John Kelly grew up in South Suburban Chicago with an eye on gambling, even as a youngster.
Consequently, he has never developed a loyalty towards the Cubs or White Sox.
“I guess it was the gambling thing,” he said http://18.104.22.168/.
“I learned early that I could be one of them.”
Kelly, The Voice of Las Vegas Sports Gambling Now that Larry Grossman has retired, the last breaths of old Las Vegas and a new one to look at.
Over the past 16 years, coinciding with his 1990 Sin City Arrival, Kelly has seen the city grow, step-by-step, into a modern, cosmopolitan metropolis and international resort destination.
“Some of the deals, bargains and value we’ve seen in the past go to the future,” Kelly said.
“But it’s all relative.
“A hotel room in mid-town New York, Chicago or Los Angeles goes for about $ 400 a night, so a $ 180 room on the Strip doesn’t seem like such a bad deal.
“Everything costs more.
“Another thing is you don’t have to pay to park at hotels here.
“Anywhere else, it would cost $ 18, $ 20 a night.”
On the flip side, Kelly laments the fact that Las Vegas didn’t take a more progressive and aggressive approach when exploring Internet gambling.
“I don’t have any great insights in this area, but I am disappointed with all the rules and regulations we have (such limitations) that many of our bettors were forced to go elsewhere,” the broadcaster said.
“I’m sorry there has been more creativity.
“Football futures prices are just one example.
“What you have to offer and you know you can find a better price somewhere in the world.
“Another thing that hurt sports betting is all the consolidation because you have fewer outs and fewer big jobs.”
The Northwestern University journalism school graduate will soon have no choice but to watch the end of another era in which he was very involved.
Kelly, who has four main gigs, will see two of them become dusty when the wind blows in the fabled Stardust Hotel and Casino on Las Vegas Boulevard South later this year and eventually replaced by something called the Echelon Place, a 21st Century structure that shame to put on a long revered resort.
Kelly has handled the daily Stardust Line since the morning show and co-hosted Seat Williams, a wildly popular Stardust Invitational football contest for its 11 seasons.
Early rumors were ‘Dust would bid its patrons adieu with a 12th and final Invitational, but Kelly has doubts.
Professing no insider knowledge, Kelly said he learned the resort is beyond accepting hotel reservations Nov. 1:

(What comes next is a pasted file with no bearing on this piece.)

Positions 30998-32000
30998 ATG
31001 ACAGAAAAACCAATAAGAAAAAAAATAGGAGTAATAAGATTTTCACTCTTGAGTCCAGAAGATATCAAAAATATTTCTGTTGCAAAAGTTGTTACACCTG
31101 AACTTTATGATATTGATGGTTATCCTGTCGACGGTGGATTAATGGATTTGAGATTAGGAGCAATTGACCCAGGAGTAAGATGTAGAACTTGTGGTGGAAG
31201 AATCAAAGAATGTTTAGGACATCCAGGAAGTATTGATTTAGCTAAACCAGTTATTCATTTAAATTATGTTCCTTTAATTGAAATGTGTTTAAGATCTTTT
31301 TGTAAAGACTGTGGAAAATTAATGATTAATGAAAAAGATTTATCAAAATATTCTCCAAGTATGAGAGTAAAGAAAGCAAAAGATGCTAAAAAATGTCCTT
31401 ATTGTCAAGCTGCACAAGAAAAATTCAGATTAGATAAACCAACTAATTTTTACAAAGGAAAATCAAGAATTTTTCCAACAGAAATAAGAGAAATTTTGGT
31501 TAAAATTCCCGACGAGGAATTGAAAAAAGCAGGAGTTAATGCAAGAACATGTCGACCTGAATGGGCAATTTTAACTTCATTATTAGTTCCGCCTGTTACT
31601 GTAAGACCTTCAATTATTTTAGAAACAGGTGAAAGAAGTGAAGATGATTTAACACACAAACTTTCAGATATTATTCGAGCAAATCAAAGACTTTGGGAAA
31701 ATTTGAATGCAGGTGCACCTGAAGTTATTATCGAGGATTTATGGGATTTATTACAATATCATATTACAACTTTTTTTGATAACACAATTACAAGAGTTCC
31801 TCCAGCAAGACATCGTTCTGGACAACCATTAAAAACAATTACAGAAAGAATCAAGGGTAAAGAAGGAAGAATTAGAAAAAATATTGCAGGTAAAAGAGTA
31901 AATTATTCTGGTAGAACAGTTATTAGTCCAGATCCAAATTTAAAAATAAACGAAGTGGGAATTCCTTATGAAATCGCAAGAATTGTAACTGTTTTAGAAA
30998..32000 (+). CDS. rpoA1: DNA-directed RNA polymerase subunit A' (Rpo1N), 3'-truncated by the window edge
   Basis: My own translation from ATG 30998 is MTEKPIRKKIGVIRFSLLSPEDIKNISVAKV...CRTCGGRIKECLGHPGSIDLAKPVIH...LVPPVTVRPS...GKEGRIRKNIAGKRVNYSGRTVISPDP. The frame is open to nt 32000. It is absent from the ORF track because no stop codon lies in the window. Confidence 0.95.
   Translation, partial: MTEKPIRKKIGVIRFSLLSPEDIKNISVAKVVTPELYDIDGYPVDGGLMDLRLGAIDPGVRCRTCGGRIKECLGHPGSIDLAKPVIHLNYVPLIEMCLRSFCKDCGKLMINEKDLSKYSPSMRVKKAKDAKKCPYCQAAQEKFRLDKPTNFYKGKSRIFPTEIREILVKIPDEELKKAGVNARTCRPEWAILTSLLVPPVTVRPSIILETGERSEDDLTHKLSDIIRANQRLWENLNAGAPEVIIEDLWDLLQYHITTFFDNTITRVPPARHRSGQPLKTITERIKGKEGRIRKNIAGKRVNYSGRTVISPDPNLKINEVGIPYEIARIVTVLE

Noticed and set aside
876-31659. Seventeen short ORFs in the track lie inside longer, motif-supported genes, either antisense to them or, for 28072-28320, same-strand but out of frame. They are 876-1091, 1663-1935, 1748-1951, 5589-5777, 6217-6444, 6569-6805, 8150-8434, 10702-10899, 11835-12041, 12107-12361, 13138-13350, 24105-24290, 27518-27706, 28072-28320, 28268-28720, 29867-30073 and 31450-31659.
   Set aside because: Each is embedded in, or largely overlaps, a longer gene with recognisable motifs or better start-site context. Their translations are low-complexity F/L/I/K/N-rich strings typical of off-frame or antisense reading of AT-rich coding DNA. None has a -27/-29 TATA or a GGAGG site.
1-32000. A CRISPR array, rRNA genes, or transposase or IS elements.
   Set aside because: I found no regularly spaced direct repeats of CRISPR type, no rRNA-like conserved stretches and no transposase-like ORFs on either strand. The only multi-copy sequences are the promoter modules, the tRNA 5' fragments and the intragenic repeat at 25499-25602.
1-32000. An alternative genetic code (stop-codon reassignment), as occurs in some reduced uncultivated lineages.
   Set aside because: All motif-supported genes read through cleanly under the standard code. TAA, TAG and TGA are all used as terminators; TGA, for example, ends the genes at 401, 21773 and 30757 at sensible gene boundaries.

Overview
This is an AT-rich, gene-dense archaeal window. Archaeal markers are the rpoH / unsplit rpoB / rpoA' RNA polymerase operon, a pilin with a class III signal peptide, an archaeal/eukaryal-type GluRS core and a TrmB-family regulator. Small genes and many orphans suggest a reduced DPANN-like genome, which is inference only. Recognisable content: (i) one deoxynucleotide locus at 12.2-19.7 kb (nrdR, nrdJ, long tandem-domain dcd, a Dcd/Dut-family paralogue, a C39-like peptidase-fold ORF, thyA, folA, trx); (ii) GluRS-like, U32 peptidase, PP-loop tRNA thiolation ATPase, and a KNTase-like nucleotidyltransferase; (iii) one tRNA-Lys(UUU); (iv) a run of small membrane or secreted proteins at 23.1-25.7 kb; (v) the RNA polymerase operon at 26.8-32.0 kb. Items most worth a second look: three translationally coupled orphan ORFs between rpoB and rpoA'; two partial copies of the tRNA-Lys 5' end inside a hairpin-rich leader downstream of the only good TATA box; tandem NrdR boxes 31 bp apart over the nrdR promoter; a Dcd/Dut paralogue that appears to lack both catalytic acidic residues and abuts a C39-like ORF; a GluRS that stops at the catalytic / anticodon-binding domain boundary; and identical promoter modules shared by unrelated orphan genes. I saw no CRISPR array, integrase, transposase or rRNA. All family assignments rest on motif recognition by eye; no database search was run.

“It just makes sense for me to have a hotel, you want to fill it with people and you’re not accepting reservations through football season …”
Kelly said the Stardust Invitational was relieved of its early years by leading handicappers to lend their endorsement to participating in the affair.
“The big deal is back then. The names on the marquee,” Kelly recalled.
As years passed, though, the handicappers clamored to get invited and considered it a feather in their cap.
“I think the big thing with the Invitational was that if you were a member of the local sports gambling community, it became the place to be on Friday nights,” Kelly continued.
“It was the hangout.
“People took it seriously, but we also had a lot of fun.”
Kelly hosts a weekend horse racing program for Sam’s Town and co-hosts a daily afternoon sports gambling show with Leroy’s former bookmaker Jimmy Vacarro – Grossman’s old time slot.
Leroy’s, which is headed by longtime Las Vegas bookmaker Vic Salerno, operates more than 60 Silver State sports books.
When it hit the big leagues it was Inked Vacarro, who once ran The Mirage Bet Shop, to serve as marketing director.
One of Jimmy’s first moves was to establish Leroy’s own high stakes football contest and try to lure Kelly to the host of the radio show.
The Stardust originally put its foot down, but has since softened its stance.
“I guess it’s because the countdown has begun,” Kelly said only half-kiddingly.
“Jimmy’s easy to work with and with him leading the way is a lot of things to see.
“He was very creative and progressive and he had a great influence on the industry in the’ 90s.
“The beauty of Leroy’s is that you have a lot of memos and meetings.
“There’s planning, but not a lot of red tape so they can operate more freely.”
“So many books think of the downside first… the possible, possible litigation .. and things never get off the ground.
“At Leroy’s, if Jimmy has an idea he just sees Vic.”
Kelly describes himself as a seasonal player.
“I have a hard time thinking out of season,” Kelly said.
“I’m very weak on the NFL right now, but ask me about baseball or basketball.”
He forsees a Mets-Red Sox World Series, mainly because of their closing circumstances.